World Immunization Week 2019 - The State of Nigeria
Celebrated in the last week of April, World Immunization Week aims to promote the use of vaccines to protect people of all ages against disease. Immunization saves millions of lives every year and is widely recognized as one of the world’s most successful and cost-effective health interventions. Yet, there are still nearly 20 million unvaccinated and under-vaccinated children in the world today(WHO-2019).
The theme of this year’s campaign is Protected Together: Vaccines Work!, and the campaign will celebrate Vaccine Heroes from around the world – from parents and community members to health workers and innovators – who help ensure we are all protected, at all ages, through the power of vaccines.
Vaccines work: We are protected together
World Immunization Week – celebrated in the last week of April – aims to promote the use of vaccines to protect people of all ages against disease. Immunization saves millions of lives every year and is widely recognized as one of the world’s most successful and cost-effective health interventions. Yet, there are still nearly 20 million unvaccinated and under-vaccinated children in the world today(WHO-2019).
The theme this year is Protected Together: Vaccines Work!, and the campaign will celebrate Vaccine Heroes from around the world – from parents and community members to health workers and innovators – who help ensure we are all protected through the power of vaccines.
Vast progress but fragile gains
In 2017, the number of children immunized – 116.2 million – was the highest ever reported. Since 2010, 113 countries have introduced new vaccines, and more than 20 million additional children have been vaccinated.
But despite gains, all of the targets for disease elimination—including measles, rubella, and maternal and neonatal tetanus—are behind schedule, and over the last two years the world has seen multiple outbreaks of measles, diphtheria and various other vaccine-preventable diseases. Most of the children missing out are those living in the poorest, marginalized and conflict-affected communities.
In order for everyone, everywhere to survive and thrive, countries must intensify efforts to ensure all people receive the lifesaving benefits of vaccines. Additionally, those countries that have achieved or made progress towards the goals must work to sustain the progress they have made.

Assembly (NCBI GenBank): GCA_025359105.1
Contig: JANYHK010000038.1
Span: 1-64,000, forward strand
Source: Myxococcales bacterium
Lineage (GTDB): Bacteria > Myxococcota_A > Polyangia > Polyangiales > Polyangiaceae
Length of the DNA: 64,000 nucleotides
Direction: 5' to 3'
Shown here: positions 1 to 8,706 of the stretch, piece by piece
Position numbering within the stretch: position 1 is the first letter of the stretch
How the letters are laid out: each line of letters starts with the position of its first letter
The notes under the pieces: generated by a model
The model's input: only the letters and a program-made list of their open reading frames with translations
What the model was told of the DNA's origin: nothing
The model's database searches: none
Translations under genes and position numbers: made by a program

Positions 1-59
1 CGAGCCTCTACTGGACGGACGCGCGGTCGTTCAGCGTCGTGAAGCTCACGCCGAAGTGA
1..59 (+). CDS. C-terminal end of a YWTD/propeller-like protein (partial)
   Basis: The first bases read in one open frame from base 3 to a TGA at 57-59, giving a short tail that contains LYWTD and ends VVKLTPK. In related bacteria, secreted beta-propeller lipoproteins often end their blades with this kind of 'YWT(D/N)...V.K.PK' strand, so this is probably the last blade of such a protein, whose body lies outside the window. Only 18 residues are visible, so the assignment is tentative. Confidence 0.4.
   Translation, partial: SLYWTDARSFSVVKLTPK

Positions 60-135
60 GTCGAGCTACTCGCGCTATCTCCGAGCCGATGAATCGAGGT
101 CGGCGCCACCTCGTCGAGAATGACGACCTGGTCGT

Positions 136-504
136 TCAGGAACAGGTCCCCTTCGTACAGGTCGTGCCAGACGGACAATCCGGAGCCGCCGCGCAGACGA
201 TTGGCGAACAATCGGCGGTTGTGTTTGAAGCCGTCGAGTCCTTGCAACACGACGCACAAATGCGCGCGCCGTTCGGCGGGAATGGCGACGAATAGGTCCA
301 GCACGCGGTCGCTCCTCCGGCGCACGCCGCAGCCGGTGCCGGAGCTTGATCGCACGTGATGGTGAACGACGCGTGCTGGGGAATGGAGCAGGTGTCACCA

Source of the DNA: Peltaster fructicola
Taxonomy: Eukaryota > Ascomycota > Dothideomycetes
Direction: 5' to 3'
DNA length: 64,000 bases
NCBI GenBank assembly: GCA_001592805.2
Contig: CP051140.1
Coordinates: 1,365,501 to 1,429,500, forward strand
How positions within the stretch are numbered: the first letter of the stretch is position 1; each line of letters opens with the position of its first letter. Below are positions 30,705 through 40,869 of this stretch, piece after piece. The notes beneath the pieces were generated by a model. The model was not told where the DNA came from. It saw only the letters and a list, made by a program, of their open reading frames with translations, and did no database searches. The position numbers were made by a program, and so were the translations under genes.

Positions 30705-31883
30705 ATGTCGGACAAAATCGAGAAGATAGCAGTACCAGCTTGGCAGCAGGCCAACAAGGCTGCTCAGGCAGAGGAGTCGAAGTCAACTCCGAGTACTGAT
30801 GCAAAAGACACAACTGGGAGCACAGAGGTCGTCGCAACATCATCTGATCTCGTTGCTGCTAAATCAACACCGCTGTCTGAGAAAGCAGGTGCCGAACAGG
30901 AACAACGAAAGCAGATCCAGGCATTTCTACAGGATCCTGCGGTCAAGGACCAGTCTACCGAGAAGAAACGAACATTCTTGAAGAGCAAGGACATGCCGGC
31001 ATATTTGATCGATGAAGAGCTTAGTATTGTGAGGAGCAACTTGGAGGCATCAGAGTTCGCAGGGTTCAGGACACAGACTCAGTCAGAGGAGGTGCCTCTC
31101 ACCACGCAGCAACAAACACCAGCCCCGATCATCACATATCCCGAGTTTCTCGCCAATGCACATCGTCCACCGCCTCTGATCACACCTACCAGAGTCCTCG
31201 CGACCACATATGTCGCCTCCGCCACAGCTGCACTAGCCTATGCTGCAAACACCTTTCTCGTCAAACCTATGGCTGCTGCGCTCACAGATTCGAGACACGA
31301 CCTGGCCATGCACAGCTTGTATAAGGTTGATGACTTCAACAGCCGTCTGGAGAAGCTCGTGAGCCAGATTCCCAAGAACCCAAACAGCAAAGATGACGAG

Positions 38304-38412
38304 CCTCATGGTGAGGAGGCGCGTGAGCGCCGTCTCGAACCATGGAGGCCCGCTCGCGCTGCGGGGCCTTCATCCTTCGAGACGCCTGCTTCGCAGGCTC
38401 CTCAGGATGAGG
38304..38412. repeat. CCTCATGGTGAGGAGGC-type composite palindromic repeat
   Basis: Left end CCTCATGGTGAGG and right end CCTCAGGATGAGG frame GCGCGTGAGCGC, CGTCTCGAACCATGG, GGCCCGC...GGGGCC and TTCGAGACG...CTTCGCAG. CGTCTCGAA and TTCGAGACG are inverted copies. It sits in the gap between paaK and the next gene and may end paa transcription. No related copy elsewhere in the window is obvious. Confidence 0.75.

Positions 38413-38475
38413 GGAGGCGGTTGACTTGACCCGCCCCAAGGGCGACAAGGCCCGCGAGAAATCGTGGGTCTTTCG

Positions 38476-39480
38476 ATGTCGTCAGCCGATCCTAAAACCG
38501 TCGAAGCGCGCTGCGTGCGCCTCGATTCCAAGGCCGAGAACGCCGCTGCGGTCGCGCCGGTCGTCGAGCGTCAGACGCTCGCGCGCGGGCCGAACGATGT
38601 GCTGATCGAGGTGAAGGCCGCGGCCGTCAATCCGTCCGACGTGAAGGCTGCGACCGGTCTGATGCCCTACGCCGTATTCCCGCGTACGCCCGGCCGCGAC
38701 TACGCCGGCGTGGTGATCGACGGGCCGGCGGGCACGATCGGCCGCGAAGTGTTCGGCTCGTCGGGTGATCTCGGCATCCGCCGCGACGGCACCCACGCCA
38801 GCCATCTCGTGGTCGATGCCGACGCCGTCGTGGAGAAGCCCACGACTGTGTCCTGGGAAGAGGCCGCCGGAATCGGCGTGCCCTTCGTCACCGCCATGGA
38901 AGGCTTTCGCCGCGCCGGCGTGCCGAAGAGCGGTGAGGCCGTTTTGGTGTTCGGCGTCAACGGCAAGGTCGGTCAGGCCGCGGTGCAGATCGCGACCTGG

2019 campaign objectives
The main goal of the campaign is to raise awareness about the critical importance of full immunization throughout life
As part of the 2019 campaign, WHO and partners aim to:
- Demonstrate the value of vaccines for the health of children, communities and the world.
- Highlight the need to build on immunization progress while addressing gaps, including through increased investment.
- Show how routine immunization is the foundation for strong, resilient health systems and universal health coverage.
Why immunization matters
Expanding access to immunization is vital for achieving the Sustainable Development Goals, poverty reduction and universal health coverage. Routine immunization provides a point of contact for health care at the beginning of life and offers every child the chance at a healthy life from the earliest beginnings and into old age.
Immunization is also a fundamental strategy in achieving other health priorities, from controlling viral hepatitis, to curbing antimicrobial resistance, and providing a platform for adolescent health and improving antenatal and newborn care.
- We need the help of all heroes everywhere to reach the 1 in 10 kids who still do not have access to vaccines.
- At all ages, vaccines save lives. They protect our children and they protect us all as adults.
- Vaccines mean lives lived – they mean a brighter future for our children and theirs to come.
- We can ensure vaccines reach the people that need them most. You can be a vaccine hero.
- Ensure you & your family are vaccinated on time, every time
- Travelling? Know before you go - ensure your family’s vaccines are up to date.
- Be a vaccine champion – Talk to people about the benefits of vaccines. Vaccines save lives, help children learn & grow, & prevent serious illness & disability.
- Know the facts. Any licensed vaccine has been rigorously tested before use to make sure it is safe and effective for you and your family.